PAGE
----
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Reporting from the St. George area focused on local government, public lands and the environment, indigenous issues and faith and spirituality.

Utah’s New Colorado River Authority Meets To Discuss West’s Water Woes

Photo of a lake surrounded by red rock
Courtesy of the National Park Service
Lake Powell reached a historic low this summer as the west is in the midst of a megadrought.

In mid-August, water cuts were announced for the first time ever for lower Colorado River Basin states as Lake Powell and Lake Mead reached historic lows.

The Colorado River Authority of Utah, which was created by the state Legislature to manage water interests, met for a second time Monday. Representatives from the U.S. Bureau of Reclamation detailed the river’s dire hydrological conditions.

The river relies on snowpack from the Rocky Mountains in Colorado. Gene Shawcroft, Utah’s Colorado River commissioner, said this year, there was just 30% of normal runoff. Shawcroft said other upstream reservoirs, including Utah’s Flaming Gorge, have released additional water to help the river’s system.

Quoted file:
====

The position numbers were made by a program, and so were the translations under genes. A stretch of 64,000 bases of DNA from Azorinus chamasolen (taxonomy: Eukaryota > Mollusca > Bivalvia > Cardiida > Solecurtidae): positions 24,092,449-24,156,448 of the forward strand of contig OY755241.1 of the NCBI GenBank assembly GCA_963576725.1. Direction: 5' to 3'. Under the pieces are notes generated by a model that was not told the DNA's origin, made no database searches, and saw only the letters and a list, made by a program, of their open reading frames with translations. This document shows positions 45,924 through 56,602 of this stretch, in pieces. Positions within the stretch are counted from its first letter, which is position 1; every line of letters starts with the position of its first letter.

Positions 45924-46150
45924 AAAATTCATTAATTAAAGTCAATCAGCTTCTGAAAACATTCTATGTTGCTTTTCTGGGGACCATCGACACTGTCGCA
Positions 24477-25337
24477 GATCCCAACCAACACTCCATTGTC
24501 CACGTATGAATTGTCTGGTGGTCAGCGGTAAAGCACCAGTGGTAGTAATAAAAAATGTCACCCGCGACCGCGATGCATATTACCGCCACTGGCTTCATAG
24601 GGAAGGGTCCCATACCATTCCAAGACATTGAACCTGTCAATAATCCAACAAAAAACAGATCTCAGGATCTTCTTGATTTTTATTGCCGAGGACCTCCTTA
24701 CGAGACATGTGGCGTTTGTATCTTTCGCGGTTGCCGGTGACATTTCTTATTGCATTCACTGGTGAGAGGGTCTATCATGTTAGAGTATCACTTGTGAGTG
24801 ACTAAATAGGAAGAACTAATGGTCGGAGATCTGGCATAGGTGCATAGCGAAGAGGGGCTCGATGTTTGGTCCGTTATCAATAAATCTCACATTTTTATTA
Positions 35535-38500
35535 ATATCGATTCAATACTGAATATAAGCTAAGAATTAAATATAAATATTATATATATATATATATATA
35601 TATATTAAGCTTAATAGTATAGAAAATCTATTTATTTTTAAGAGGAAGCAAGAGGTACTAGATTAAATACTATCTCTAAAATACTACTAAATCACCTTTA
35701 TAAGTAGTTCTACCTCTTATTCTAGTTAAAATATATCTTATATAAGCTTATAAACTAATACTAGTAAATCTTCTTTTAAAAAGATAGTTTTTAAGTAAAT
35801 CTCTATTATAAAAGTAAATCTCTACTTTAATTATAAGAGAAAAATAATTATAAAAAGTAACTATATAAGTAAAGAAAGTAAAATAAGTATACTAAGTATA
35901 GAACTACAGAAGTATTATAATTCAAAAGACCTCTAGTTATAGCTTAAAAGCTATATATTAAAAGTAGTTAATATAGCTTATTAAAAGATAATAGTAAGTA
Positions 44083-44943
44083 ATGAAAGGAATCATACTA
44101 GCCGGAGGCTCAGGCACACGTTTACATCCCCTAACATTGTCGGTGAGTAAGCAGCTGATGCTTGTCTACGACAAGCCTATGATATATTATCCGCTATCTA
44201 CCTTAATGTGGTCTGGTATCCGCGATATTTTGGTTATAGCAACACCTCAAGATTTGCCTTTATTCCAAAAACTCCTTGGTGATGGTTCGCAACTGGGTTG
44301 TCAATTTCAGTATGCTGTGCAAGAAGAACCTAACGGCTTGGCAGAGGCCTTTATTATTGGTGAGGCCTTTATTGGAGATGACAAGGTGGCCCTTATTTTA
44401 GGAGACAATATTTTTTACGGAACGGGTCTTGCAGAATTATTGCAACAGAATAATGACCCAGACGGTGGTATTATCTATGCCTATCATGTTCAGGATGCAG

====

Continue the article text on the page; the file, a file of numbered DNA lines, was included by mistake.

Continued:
“There was always hope that [drought plans] wouldn't have to be executed,” he told KUER Tuesday. “Now with the horrible hydrology and ... with how fast it's come upon us, we're having to exercise those plans much sooner.”

Drought agreements made in 2019 are why water has been released from upstream reservoirs — to keep Lake Powell from reaching critically low levels. Wayne Pullan, the bureau’s director of the Upper Colorado River region, said they’re now working on future plans, which may include bigger water deliveries.

“We hope that if 2022 turns out not in our favor and without an abundance of water, that we'll be prepared for any additional drought response operation agreement deliveries beginning in April,” Pullan said.

Regardless of how much people understand about the river’s operation, Shawcroft said he hopes this year’s drought conditions have helped Utahns be more aware of their water usage.

“We need to help people start recognizing that the way we've used water in the past is going to have to change,” he said. “We need to be much more conscious about how we use our outdoor [culinary] water. … We need to be better about how we use our water.”

As Utah’s Colorado River commissioner, Shawcroft also represents the state during re-negotiations related to managing the Colorado River. He said now there’s an urgency with figuring out how to handle the river in the short-term.

Lexi is KUER's Southwest Bureau reporter
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